I am very passionate about Data, and Product Management. With my current experience as Chief of Staff, CTO etc, I believe I will can be very instrumental in driving large scale projects/initiatives.


Supheakmungkol Sarin

Supheakmungkol Sarin is currently a Research and Engineering Program Manager at Google AI. He has 10+ years of experience working in a variety of roles in Academia, Consulting, R&D and program management covering a broad spectrum of skills. He is particularly interested in Internet for all and in building technologies that work for everyone. From 2013 to 2018, he managed Google language technology research programs for emerging markets including India, Indonesia, Bangladesh, Myanmar, Laos, Cambodia, Nepal, Sri Lanka, and Nigeria. Supheakmungkol holds a Ph.D. in Global Information and Telecommunication Studies from Waseda University. He is an IEEE Senior Member.

My plan to contribute to the Board:

I consider Internet for all and building technologies that work for everyone as my personal goals. Being from Cambodia, I see the real impact of access to information and technologies on the people there. To achieve these goals, my focus will be on designing and implementing programs that help more people getting access to information, building local communities & ecosystems as well as leveraging R&D, collaboration & Open Data. The programs will bring together stakeholders from all sectors including public, private, non-profits, academia, international organizations and civil society.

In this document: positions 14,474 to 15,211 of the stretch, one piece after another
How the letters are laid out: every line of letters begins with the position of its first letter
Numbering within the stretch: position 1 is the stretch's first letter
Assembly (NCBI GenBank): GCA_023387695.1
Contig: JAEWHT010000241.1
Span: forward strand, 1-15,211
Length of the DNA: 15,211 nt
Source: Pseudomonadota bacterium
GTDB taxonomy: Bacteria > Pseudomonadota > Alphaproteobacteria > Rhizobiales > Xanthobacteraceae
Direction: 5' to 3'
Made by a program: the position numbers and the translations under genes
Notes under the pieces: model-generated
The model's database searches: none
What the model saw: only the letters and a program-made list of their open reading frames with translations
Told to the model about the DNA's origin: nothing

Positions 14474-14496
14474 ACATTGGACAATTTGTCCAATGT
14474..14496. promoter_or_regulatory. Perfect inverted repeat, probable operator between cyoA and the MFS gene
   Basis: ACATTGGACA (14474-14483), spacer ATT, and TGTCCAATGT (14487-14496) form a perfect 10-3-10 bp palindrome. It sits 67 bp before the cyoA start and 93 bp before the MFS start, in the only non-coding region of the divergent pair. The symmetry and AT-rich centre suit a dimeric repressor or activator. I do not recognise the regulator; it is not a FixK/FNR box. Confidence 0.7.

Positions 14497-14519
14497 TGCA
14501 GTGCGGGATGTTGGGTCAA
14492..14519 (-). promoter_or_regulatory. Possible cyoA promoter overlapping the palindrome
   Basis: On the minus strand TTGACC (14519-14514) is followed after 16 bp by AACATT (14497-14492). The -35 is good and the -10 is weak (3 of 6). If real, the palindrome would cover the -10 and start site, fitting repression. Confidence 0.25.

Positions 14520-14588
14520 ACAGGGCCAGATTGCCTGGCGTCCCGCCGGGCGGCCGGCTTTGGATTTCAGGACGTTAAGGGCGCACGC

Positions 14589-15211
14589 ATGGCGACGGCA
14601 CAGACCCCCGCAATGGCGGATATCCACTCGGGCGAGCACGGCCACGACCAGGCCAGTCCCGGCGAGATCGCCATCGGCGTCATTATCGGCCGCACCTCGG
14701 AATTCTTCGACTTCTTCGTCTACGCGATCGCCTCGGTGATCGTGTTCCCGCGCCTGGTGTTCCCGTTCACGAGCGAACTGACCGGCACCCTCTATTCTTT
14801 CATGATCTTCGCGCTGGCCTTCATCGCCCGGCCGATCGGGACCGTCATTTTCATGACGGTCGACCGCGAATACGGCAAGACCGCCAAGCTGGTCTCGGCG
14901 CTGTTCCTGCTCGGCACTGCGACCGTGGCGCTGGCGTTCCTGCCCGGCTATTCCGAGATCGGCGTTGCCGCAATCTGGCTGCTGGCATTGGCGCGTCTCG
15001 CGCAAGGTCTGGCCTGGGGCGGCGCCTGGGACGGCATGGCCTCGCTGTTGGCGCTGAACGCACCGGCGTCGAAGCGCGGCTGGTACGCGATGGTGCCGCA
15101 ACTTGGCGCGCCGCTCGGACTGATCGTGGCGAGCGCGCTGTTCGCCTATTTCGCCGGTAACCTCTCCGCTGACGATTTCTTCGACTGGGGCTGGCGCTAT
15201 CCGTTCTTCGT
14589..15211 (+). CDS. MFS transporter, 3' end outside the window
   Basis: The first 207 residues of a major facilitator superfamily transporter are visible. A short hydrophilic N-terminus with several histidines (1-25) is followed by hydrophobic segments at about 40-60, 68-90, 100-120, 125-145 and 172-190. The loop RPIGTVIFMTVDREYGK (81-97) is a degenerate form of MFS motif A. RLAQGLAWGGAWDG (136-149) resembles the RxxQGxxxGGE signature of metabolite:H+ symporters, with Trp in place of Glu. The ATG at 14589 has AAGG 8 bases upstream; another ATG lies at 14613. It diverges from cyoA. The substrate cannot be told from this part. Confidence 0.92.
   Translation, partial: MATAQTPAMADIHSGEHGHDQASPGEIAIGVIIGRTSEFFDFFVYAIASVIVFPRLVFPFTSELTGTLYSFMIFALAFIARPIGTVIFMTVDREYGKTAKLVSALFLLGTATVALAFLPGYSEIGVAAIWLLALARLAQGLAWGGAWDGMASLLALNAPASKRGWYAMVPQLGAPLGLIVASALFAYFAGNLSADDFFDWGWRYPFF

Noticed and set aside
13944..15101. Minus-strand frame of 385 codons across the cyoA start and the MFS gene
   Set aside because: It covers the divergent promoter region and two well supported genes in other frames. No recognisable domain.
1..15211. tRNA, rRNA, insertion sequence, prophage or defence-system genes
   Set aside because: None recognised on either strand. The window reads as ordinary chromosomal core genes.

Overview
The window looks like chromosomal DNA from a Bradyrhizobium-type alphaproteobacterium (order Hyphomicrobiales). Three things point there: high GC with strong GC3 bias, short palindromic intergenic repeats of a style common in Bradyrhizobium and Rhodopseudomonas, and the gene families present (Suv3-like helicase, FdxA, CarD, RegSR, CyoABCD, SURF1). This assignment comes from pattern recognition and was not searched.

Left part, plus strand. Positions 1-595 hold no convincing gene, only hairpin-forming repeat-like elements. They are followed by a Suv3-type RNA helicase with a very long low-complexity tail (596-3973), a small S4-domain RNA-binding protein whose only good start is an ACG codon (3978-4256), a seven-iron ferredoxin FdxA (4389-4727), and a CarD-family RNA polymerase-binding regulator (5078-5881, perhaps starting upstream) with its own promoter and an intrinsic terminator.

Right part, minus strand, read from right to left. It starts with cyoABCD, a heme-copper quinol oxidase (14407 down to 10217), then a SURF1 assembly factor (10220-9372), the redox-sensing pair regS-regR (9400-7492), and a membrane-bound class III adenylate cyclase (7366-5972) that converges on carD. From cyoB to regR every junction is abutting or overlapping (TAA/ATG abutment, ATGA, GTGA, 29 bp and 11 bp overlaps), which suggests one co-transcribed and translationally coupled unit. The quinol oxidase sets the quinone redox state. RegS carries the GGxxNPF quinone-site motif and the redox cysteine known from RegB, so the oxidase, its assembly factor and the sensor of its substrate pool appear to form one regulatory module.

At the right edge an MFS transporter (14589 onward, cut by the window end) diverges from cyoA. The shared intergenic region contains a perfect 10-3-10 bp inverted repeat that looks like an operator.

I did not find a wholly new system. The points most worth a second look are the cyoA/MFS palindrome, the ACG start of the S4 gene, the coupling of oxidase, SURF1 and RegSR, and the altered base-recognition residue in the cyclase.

Jessica Dickinson Goodman

Jessica Dickinson Goodman bridges the worlds of technology and politics. Starting with an internship at 15 with the Electronic Frontier Foundation, continuing through her undergrad degree at Carnegie Mellon followed by an internship at Harvard Law School’s Berkman Klein Center for Internet and Society, Jessica works to bring the best of both these worlds to what she does.